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Educators’ legislative bids fall short
Kentucky School Advocate
December 2018

By Brenna R. Kelly
Staff writer

Educators across the state pledged to Remember in November, but based on the outcomes of the Nov. 6 election, many forgot. 

“It was just amnesia,” Renee Shaw, host of KET’s Kentucky Tonight, said during the show’s recap of the 2018 election.  

Spurred to action by changes to the state pension system and what they deemed a war on public education, this spring thousands of teachers and education advocates flocked to protests at the Capitol. 

Then several decided to run for a seat in the state legislature. In all, 53 candidates for Kentucky House and Senate seats in the general election had some tie to education. The candidates included retired and active teachers, higher education employees and current and former school board members.
Apple graphic But when the ballots were counted just 14 – seven Democrats and seven Republicans – won election. 

The pension bill passed by the GOP-controlled legislature appeared to have little impact. Of the 49 Republican legislators who voted for the bill and ran for re-election, only four of them lost, according to an analysis by the Associated Press. Eight lawmakers – including five Republicans – who voted against the pension bill were defeated in either the primary or general election. 

“There was a lot of emotion going on at the end of the session exacerbated by Bevin’s remarks about teachers,” said Al Cross, political columnist and director of the Institute for Rural Journalism and Community Issues. “I think teachers cared a lot more about those remarks than they did about contents of the bill that ultimately passed.” 
Election winners with education ties He said most of the bill’s changes to the pension system had a bigger impact on future teachers than current ones and, by November, much of the education energy seemed to have faded.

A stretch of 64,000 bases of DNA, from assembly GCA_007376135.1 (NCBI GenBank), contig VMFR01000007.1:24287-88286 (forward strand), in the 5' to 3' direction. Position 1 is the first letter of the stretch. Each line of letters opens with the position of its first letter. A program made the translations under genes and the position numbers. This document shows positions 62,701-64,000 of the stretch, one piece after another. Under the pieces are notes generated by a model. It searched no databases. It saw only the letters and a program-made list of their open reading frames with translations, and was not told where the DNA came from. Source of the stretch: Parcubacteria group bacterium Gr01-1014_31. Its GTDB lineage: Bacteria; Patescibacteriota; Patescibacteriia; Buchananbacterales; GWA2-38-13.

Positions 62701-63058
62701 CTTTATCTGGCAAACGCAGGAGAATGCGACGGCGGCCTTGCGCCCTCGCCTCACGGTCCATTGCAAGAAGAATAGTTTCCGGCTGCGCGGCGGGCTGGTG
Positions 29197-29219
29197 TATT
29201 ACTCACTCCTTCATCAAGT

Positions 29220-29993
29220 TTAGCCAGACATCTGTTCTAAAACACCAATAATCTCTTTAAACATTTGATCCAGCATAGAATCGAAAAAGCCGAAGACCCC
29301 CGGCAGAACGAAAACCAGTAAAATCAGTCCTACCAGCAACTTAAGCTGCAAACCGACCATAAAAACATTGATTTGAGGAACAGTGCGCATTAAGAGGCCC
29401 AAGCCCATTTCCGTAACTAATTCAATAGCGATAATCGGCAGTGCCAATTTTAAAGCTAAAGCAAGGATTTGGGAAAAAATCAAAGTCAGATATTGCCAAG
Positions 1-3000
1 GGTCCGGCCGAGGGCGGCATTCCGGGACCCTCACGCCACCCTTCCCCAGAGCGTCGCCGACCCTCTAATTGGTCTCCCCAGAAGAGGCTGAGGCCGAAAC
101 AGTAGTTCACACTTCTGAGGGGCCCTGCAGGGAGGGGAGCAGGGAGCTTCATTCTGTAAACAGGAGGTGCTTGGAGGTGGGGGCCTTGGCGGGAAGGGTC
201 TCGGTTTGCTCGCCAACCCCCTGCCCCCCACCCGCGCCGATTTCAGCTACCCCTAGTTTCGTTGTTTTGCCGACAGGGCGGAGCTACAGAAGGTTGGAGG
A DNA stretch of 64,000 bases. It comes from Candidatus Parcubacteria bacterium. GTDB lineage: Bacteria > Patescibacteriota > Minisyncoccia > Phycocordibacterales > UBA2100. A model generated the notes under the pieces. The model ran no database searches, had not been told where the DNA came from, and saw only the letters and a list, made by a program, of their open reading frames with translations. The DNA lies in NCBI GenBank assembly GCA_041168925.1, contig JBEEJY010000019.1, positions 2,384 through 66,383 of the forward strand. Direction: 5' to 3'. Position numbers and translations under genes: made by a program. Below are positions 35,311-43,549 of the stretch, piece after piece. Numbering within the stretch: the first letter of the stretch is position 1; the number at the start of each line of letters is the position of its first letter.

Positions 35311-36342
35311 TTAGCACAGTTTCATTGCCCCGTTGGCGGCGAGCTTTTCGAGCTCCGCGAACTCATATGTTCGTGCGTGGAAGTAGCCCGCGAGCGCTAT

“There could very well have been more energy out there from teachers than we realize, but I think it was outweighed by the energy that the president generated for Republicans by making the election about him and turning out his base, I think that had an influence in legislative races,” he said. 

In many legislative races, Republicans tied their opponents to the national Democratic party using the candidacy form they sign, which says candidates are members of the party and “intend to support its principles and policies.” 

For example, in the Sixth District House race, retired Marshall County teacher Linda Story Edwards was targeted with a mailer saying she signed a pledge “to support the Nancy Pelosi/Hillary Clinton agenda,” Cross said. Edwards lost the race. 

When the next legislative session begins in January, there will be 61 Republicans and 39 Democrats in the House, and 28 Republicans and 10 Democrats in the Senate. 

Though Republicans will have a supermajority, Cross believes they will be cautious. 

“They don’t want to do anything in the short session that will gin up this teacher ire,” he said. 

Education Commissioner Wayne Lewis has announced that he will seek charter school funding this session. Because this session is not a budget session, any appropriation would require a supermajority. 

“I think there are still enough Republican skeptics of charter schools that that bill might be difficult to pass,” Cross said.